Why are we repeating the mistakes made after Katrina in Puerto Rico?

By Joel Richards and Jessica Tang

 It has been eight months since a devastating hurricane hit Puerto Rico. Much has been written about the struggles of people there to recover basic community infrastructure: electricity, medical care, schools. There has also been a lot written about the influx of private businesses seeking to profit from Puerto Rico’s devastation. Instead of investing public resources to rebuild essential services, we are allowing wealthy outside interests to control the destiny of Americans who happen to speak Spanish and live just far enough away that we can ignore them.  

It’s a common story. Private businesses say they can help communities of color and they promise the moon. In the end, they show their true stripes, enriching themselves, and not the communities they should be serving. Following recent disasters like New Orleans and Puerto Rico, one business sector has been determined to reshape public services: the charter school industry. 

Following Hurricane Katrina in 2005, neighborhoods were destroyed and abandoned.  In 2010, a group of teachers visited New Orleans and were able to visit several charter schools that had taken the place of the public school system. Students attended classes in dilapidated trailers and old churches.  Multiple class grades were going on at once inside a single trailer.  All the schools we visited had these three things in common: inexperienced teachers, a disproportionate focus on testing, and a severe type of discipline.  

The trip was unsettling. The charter schools did not seem to be making an effort to help or empower, but to invade, profit, and force assimilation. Instead of rebuilding the schools as community centers that provide services for the neighborhood, these schools, run by wealthy private companies, seemed to drill rote learning and failed to consider the whole child. We didn’t see a focus on mental health, PTSD, or violence prevention; just on test scores.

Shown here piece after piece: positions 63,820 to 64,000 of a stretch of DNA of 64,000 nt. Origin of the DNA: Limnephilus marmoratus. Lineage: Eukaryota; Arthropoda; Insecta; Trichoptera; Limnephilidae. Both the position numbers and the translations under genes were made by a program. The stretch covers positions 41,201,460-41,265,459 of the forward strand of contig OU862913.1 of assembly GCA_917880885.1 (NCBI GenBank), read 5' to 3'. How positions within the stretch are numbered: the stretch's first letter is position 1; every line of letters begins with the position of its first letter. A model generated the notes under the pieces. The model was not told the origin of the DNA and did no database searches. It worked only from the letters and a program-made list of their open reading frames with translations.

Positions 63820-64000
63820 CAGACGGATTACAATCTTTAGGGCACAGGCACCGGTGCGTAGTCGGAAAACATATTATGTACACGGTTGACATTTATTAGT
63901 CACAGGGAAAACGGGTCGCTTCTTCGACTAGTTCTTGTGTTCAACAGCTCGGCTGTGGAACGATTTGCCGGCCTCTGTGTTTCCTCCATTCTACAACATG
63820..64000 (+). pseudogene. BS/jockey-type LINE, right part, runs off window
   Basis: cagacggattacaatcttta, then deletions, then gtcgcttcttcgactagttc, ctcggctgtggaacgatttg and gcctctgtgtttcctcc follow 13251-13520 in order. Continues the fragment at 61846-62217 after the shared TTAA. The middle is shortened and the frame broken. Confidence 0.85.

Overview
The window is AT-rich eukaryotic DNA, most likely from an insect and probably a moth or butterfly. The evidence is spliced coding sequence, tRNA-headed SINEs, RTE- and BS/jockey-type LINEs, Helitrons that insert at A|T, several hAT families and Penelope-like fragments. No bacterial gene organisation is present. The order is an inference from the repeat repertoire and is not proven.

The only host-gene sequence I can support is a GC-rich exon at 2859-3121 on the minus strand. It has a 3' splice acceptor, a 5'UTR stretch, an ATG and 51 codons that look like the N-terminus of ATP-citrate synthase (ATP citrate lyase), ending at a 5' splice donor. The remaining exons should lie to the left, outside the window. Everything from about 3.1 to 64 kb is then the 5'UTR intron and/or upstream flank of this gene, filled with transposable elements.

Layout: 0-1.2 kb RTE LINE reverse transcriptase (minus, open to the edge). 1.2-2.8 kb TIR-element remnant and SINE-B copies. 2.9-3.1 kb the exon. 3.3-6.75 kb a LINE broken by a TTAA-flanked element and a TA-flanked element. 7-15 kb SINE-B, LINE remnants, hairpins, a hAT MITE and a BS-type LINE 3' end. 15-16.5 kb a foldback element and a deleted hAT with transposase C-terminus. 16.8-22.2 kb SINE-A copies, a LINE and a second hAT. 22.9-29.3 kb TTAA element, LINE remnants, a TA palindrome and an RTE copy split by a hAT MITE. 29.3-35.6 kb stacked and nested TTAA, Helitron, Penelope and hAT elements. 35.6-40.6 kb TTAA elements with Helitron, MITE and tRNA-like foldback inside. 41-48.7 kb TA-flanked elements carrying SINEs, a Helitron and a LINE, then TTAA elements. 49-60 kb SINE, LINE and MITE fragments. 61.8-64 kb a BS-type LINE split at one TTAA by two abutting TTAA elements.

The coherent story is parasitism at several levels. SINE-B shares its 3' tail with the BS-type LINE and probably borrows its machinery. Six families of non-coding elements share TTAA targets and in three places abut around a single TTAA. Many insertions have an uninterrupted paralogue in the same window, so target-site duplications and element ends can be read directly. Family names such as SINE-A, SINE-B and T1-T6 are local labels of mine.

In Puerto Rico, it looks like the same strategy. The so-called “school choice” movement has descended upon the island. School choice is not an appropriate solution there. Outside companies, with no knowledge of Puerto Rico, focused on data and test scores, will not help rebuild communities.  The government should be empowering the teachers who have stayed in Puerto Rico and have stood by their students.  

“School choice” arrives in communities who have no choices, and this is their last choice. The influx of for-profit businesses follows the neglect and indifference of government toward low-income communities and communities of color. The privatization of schools is the franchising of children’s education.  Our governments have a responsibility to rebuild the public infrastructure of Puerto Rico, and especially its public school system.  

As Boston public school teachers, we are calling on decision makers to prioritize public education as a chief component of the rebuilding of Puerto Rico. We also encourage charter school teachers to join together, organize, and form unions as they have done here in Massachusetts in order to demand better working and learning conditions.

Joel Richards, a Dorchester resident, is a Boston Public Schools teacher. Jessica Tang is the president of the Boston Teachers Union